We all have to make a living—why not do it while #livingLIVELY? Welcome to Career Corner, where we interview badass women blazing trails across all types of industries. Here, we chat about their daily hustle, how they found success, and why they love what they do. Come for the career advice; stay for the inspiration.
Today, we chat with Simone Magee, founder of Dress Downs.
What is your business and how did you come up with the idea?
Dress Downs is a fashion solution I created after having an embarrassing Marilyn moment while walking in downtown Chicago a few years ago.
As an entrepreneur, what do people assume you do?
People always assume I’m in the tech field, since that field is highlighted more when it comes to innovation and entrepreneurship. It's funny because I’m the least "techy" person, #teamadroid.
Now, tell us what you actually do.
Simply put, I work all day proving a market. Whether that’s through online efforts, at events, or through emails. It’s hard to remember a time before Spanx or Fashion Tape, but someone had to tell you they were solving these common fashion mishaps before they became a staple in your wardrobe.
What does a normal day look like?
I wake up at 6am to head to the gym first before diving into my to-do list. My list can range from creating content, shipping international orders, and making sure the backend of different platforms is running smoothly. After that I answer and send a few emails. I landed my first national retail deal so that process can be tedious for new vendors and it can be a lot of back and forth. By the afternoon, I’m on the phone with my manufacturer making sure everything is still on schedule and that we’re further improving the product.
What was it like starting your own business and what did it take to get here?
I didn’t personally know any women or men my age who invented their own product or service, so I had to learn as I was going and from reading. There’s no perfect roadmap for being an entrepreneur so it’s been an uphill journey. It’s taken a lot of sacrifice and pure determination.
What sort of skills or experience do you need in order to succeed in your role? When and how did you get those skills?
You must learn how to handle rejection or criticism well. “No” is and always will be a part of any entrepreneur’s journey. It’s impossible to avoid. For me, that came with time. In the beginning, when someone told me “No” it would knock me down for a bit, but now I just shrug and keep going.
What’s your favorite thing about your job?
No day is ever the same.
What’s your least favorite thing about your job?
It’s almost as bad as mansplaining, but having to read a man’s comment on a product they would never use. Or worse, them saying I’m ruining something they enjoy seeing happen to women. Although I will say, the majority understand the issue for women.
How has your job changed over time?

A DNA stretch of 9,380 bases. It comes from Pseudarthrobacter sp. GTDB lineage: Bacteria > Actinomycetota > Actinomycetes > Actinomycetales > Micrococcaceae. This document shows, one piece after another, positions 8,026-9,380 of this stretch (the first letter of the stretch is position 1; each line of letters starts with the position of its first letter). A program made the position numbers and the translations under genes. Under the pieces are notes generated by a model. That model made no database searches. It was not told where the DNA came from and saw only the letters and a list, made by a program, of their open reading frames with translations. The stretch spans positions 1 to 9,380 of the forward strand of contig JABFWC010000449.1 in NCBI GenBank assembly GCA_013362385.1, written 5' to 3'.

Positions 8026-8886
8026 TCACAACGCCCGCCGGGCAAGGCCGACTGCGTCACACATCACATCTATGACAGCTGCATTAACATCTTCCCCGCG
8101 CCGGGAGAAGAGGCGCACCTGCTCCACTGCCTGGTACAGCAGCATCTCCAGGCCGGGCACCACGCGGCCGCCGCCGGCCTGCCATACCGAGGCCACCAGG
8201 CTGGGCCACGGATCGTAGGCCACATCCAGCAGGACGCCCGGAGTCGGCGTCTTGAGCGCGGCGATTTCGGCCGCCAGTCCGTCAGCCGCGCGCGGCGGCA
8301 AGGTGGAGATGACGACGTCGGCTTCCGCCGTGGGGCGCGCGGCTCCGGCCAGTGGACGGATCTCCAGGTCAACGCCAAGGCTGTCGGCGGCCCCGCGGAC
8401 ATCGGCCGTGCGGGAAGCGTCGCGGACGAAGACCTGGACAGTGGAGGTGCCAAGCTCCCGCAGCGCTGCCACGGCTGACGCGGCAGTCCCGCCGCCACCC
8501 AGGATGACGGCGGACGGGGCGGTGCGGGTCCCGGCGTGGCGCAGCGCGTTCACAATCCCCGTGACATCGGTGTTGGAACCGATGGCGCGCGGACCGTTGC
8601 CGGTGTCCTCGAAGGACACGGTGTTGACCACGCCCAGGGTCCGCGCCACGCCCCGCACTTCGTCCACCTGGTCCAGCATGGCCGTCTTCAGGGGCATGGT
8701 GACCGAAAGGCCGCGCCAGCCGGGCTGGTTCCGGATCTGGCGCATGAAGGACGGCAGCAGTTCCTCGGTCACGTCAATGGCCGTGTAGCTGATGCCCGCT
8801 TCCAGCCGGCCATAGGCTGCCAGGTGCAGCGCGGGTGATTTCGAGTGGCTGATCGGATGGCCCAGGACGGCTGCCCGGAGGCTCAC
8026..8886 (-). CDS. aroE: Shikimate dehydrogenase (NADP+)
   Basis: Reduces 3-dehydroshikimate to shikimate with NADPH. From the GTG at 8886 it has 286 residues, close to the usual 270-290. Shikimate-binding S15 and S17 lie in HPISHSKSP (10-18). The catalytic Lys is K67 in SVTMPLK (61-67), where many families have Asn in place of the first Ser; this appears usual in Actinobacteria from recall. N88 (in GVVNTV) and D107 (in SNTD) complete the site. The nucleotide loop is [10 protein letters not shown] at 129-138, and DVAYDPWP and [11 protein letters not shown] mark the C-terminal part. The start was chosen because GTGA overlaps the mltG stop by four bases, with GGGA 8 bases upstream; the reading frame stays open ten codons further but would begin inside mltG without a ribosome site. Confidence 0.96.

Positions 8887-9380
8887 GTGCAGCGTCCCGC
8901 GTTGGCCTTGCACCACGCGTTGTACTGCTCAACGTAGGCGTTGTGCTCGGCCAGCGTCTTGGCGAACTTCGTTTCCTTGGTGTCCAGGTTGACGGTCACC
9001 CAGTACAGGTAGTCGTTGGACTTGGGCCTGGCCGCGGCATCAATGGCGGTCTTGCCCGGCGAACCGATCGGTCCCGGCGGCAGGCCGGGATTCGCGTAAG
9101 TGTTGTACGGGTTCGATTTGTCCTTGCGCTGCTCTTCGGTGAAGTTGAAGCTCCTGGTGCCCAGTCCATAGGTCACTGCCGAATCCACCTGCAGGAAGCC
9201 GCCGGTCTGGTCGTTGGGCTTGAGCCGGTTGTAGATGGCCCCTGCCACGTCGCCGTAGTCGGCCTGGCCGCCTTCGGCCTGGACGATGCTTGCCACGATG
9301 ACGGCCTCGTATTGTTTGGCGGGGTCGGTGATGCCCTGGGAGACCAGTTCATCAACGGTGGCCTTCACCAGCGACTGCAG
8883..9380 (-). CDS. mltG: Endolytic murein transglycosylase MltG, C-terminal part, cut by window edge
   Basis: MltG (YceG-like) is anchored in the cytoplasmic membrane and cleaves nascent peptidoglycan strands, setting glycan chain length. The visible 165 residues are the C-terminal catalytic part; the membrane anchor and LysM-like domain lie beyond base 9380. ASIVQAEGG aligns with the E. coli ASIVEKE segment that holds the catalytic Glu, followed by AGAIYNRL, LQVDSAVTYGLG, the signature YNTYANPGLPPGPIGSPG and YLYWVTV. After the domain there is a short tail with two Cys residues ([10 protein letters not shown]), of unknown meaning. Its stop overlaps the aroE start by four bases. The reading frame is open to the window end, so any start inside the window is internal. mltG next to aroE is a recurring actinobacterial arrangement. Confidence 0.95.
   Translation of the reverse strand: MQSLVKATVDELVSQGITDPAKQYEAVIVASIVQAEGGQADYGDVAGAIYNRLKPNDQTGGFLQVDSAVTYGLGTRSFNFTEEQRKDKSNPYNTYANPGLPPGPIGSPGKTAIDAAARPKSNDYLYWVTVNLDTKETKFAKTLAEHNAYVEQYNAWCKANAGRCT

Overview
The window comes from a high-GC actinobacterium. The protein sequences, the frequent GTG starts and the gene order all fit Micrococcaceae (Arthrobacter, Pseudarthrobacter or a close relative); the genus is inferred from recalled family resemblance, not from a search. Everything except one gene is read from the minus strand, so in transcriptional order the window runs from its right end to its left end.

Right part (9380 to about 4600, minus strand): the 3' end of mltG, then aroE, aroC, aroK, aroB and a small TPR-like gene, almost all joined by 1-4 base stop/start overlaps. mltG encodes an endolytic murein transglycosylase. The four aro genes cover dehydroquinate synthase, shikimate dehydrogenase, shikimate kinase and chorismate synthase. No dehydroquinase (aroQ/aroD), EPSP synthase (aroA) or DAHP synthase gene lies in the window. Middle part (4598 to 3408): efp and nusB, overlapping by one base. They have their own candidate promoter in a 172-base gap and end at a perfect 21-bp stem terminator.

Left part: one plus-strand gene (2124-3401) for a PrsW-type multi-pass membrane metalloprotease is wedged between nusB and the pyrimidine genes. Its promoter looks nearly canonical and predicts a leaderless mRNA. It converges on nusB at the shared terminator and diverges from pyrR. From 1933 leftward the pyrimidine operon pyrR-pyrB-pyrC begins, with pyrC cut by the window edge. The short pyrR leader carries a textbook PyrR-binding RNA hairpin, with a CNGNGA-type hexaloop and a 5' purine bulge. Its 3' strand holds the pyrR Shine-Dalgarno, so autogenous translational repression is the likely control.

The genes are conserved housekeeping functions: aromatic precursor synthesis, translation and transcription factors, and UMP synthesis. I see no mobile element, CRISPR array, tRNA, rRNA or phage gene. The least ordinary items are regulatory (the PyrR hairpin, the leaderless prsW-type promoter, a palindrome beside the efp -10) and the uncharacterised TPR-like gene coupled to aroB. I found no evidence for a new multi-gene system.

I’ve completely bootstrapped Dress Downs so I have always done everything when it relates to the company. From the manufacturing process all the way to customer service, and that hasn’t changed, but now I have one bad ass intern who plans out social media. It has been such a huge relief to know that on those tough days when I’m tapped out mentally on the creative side, she has it covered.
How did your expectations of being an entrepreneur differ from reality?
The only expectation I had as an entrepreneur was the freedom that would come with it. In some ways it has been better than what I could have imagined. I make my own schedule, can never be micromanaged, and can set the bar as high as I want. But, that freedom came with a cost. The financial security I gave up when I quit my full-time job meant I had to give up things I didn’t realize were luxuries before.
What’s the best piece of advice you’ve ever received?
Failure is only final if you allow it to be.
What are some of the challenges you’ve faced, either in your current role or throughout your career? How did you work through them?
I always felt underestimated by the work I was or wasn’t given in my previous roles. I knew my worth (and added tax) so it was more than frustrating. Especially since I worked in environments that did not encourage employees to speak up. Me working through that was quitting and moving on to something better. For me, that was Dress Downs. There are companies out there who will see your worth and potential. You shouldn’t be miserable at the place you spend much of your time. I hope I get to create the company that I always wanted to work for.
Was there one defining moment you can point to that put you on the path you’re on?
I used to help create children’s promotional products for Kellogg’s, Burger King, and Girl Scouts. We took our ideas from paper and made them into physical objects. I didn’t know it at the time, but it was the final piece I needed to create Dress Downs.
What’s one piece of advice to give to people who are interested in entrepreneurship?
You’re going to have to learn as you go so don’t worry if you don’t immediately have the answer for everything.
Fave LIVELY pieces?
Being an entrepreneur, I get to work from home a lot, so when I do have to get up and actually wear a bra, the only one I want to wear is my soft pink Long-Lined lace Bralette. It feels as if I’m wearing nothing. When I’m dressing up though, it’s The Lace Strapless. That’s the first strapless bra I’ve ever worn that stays in place.